Sunday, November 1, 2009

JSS Advantage - November 2009

Thanks to the local foods movement, many people want to buy locally-grown vegetables long after the first frost, even after farmers markets close for the winter. In response, many market farmers are finding ways to sell produce throughout the winter. CSA winter shares, home delivery, and indoor winter markets are potential venues for cold-season sales.

Storage vegetables are an important component of winter marketing. More than a dozen types of vegetables can be held for 30 days or longer - some as long as six months - given appropriate conditions. Four factors contribute to storage life:

  1. Variety selection. In every vegetable category, some varieties are best for fresh eating, and some are best for storage. Pay attention to catalog descriptions when ordering seed and grow some varieties to use at harvest and others to hold and use throughout fall and winter. For example, among the cabbages, 'Tendersweet' is best for fresh eating; 'Kaitlin' is recommended for mid-term storage until December or January; and 'Storage No. 4' is recommended for long-term storage into spring.
  2. Quality. Only the very best vegetables should be put into storage. A damaged vegetable won't hold up, and the injured tissue may produce ethylene that will spoil other items in the storage space. As you pack vegetables for storage, check each one for bruises, splits, insect damage or other signs of problems that will only get worse.
  3. Temperature. Some vegetables like cold storage, around 32°F/0°C but others are damaged by cold and should be kept warmer.
  4. Humidity. Vegetables, even those we think of as dry storage vegetables, need some moisture in the air to keep from getting dried out.


The best storage conditions

Environmental conditions for storage vegetables fall into four categories: cold and moist, cold and dry, cool and moist, or cool and dry. Here's a chart summarizing which vegetables go in each type of storage:

Optimum conditions for vegetables with 30+ days storage life
32°F/0°C and 90-100% humidity32°F/0°C and 65-70% humidity40-50°F/ 4-10°C and 90% humidity55-60°F/13-15°C and 85-90% humidity50-55°F/10-13°C and 50-70% humidity
Beets, Brussels Sprouts, Cabbage, Carrots, Cauliflower, Leeks, Rutabagas, TurnipsGarlic, OnionsPotatoesSweet PotatoesWinter Squash


Storage facilities

Commercial coolers are the first choice for long-term cold vegetable storage (below 50°F/10°C) because the temperature can be adjusted for the specific crops that are being stored. Coolers dehumidify the air, so it's important to add moisture to the storage area regularly. This can be accomplished by spraying the cooler if it has a concrete floor and a drain, or by placing buckets or trays of water near the fans. Some growers put wet newspapers above crates of produce, or hang wet towels.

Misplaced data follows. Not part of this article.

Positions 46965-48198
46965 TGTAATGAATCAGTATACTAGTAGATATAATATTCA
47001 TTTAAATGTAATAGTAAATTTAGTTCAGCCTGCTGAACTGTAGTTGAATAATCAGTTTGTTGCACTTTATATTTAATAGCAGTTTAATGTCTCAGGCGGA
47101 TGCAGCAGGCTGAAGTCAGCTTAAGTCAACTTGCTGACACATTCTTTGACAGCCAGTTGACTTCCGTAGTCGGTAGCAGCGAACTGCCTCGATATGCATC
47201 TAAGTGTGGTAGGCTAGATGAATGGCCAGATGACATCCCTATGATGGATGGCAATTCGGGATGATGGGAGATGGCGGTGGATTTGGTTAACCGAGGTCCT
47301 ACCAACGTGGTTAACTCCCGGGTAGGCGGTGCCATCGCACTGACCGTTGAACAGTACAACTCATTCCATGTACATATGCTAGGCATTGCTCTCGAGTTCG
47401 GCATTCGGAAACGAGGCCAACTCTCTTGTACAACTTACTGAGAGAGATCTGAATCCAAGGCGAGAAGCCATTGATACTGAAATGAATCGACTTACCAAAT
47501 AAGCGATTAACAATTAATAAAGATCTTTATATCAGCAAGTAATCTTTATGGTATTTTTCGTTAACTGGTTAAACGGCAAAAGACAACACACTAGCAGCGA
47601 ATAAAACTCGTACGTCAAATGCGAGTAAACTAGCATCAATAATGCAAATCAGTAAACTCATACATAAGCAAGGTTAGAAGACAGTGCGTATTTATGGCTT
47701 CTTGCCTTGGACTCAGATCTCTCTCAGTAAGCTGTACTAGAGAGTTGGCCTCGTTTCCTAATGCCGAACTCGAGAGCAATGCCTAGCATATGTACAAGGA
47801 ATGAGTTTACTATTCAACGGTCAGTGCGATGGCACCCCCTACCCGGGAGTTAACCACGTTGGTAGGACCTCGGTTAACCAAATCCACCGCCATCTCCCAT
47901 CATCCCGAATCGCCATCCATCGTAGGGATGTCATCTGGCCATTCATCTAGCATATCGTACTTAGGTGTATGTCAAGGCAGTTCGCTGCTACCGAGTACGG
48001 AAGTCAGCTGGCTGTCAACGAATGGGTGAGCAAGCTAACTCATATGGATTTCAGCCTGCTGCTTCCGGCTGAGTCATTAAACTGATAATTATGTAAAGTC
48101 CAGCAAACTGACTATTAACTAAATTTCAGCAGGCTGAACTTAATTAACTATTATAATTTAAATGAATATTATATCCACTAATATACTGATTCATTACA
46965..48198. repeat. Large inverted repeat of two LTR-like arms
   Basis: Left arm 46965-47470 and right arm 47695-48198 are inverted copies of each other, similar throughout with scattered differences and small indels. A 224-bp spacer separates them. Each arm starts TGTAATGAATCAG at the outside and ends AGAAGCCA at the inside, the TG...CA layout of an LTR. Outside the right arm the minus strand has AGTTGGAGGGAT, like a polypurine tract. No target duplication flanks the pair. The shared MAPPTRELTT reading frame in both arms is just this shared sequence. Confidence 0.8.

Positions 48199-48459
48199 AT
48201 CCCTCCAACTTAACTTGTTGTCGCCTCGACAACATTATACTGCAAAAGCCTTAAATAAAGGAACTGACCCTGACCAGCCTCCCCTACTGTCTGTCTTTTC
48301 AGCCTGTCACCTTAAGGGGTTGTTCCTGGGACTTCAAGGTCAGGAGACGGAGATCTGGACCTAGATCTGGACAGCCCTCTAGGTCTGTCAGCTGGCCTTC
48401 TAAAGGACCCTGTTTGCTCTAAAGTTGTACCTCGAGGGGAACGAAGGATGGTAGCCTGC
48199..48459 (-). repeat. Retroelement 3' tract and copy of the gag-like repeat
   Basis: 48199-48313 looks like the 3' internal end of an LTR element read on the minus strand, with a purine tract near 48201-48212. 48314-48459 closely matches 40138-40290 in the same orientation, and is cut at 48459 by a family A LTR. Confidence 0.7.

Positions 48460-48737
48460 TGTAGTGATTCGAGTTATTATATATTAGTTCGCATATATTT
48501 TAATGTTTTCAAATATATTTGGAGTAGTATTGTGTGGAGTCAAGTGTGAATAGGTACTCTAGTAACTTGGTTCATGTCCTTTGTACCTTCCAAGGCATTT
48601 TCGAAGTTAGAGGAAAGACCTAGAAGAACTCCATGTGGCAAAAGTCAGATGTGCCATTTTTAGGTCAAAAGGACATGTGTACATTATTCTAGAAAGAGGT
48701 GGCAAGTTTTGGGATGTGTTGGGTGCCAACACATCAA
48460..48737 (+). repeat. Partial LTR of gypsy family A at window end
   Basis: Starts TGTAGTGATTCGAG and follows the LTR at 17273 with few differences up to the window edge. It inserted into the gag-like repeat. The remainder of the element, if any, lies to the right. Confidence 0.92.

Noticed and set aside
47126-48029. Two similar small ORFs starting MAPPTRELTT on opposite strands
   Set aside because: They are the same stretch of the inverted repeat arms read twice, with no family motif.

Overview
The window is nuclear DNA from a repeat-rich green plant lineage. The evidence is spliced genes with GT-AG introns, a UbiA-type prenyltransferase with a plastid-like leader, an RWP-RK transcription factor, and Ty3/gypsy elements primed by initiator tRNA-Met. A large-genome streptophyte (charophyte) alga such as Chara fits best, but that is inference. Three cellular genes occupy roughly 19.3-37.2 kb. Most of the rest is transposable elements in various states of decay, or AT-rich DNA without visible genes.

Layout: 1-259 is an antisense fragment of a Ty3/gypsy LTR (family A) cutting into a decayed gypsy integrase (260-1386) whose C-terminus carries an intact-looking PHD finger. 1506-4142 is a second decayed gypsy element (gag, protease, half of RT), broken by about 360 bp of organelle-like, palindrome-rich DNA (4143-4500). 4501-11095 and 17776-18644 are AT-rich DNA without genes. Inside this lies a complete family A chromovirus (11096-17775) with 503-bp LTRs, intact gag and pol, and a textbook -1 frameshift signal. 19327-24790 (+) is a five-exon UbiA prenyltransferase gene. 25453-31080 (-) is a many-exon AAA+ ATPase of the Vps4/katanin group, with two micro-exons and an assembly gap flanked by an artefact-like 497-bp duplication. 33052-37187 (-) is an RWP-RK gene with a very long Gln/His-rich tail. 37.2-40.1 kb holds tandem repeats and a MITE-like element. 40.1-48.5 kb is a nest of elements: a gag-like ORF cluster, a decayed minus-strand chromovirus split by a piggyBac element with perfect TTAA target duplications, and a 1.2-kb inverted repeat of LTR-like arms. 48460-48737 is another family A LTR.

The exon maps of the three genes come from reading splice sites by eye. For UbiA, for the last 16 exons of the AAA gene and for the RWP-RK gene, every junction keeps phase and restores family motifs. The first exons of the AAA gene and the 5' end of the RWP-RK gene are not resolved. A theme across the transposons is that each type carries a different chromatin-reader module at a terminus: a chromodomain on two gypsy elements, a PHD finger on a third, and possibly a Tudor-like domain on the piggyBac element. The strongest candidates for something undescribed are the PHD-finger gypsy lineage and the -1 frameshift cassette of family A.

Root cellars are a good choice for cool storage vegetables because they maintain stable temperatures. Root cellars can be dug outdoors into a hillside or they can be in the basement of a house.

A third option is to use an insulated room in a garage or other outbuilding. Depending on the weather outside, a single light bulb burning may produce enough heat to keep the temperature inside above freezing. Small electric heaters also can be used to keep the space at 50°F/10°C.

It's important to note that potatoes will suffer chilling damage below 40°F/10°C, with the starches converting to sugars that give a bad flavor when the potato is cooked. Temperatures much above 40°F/10°C will reduce the storage life and cause the tubers to sprout sooner.

In all storage scenarios, it's important to monitor temperature and humidity as the weather changes over the winter. A digital thermometer/hygrometer can be purchased for less than $20.

"Storing" in the field

Carrots, leeks and spinach can be stored in the ground and harvested throughout the winter as needed. They should be covered with hoops and row covers to keep them from freezing solid. Although it's important to anchor the row cover securely to keep it from blowing off, think carefully about whether your anchoring system will allow access to the vegetables in the coldest weather. For example, it's not a good idea to bury the edges of row cover in a climate where the soil freezes because you won't be able to lift the row cover without tearing it. A better solution would be to hold down the row cover with bags of sand or rock, or even big rocks. T-posts or other poles laid along the edge of the row cover will work if the location is not extremely windy.

3 comments:

Peter said...

To hold down the edges of row cover, I use 3/4" rebar, wrapped with cloth so the rough surface of the rebar does not tear the row cover. It's easy to remove, and heavy enough to hold the cover in place.
-- Peter Garnham

jimmy d said...

I mulch with 6" to 8" of straw extended past edge of bed.than row cover held down with 1/2" by 5' rebar.This way the row cover never touches the soil.I don't use hoops.This works well with my carrots and over wintered onions,olympic and walla walla.
Jim Durholz

Anonymous said...

We've been storing leeks in the garden with leaves or straw to insulate. I like the idea of the row cover and I think we'll do that once the ground freezes. They generally keep until April. Severe fluctuations in temperature causes more damage.
I haven't kept up on newer designs for root cellars. Much of the technology was developed up to the 1930's and the some upgrades in the 70's.

Lew Ward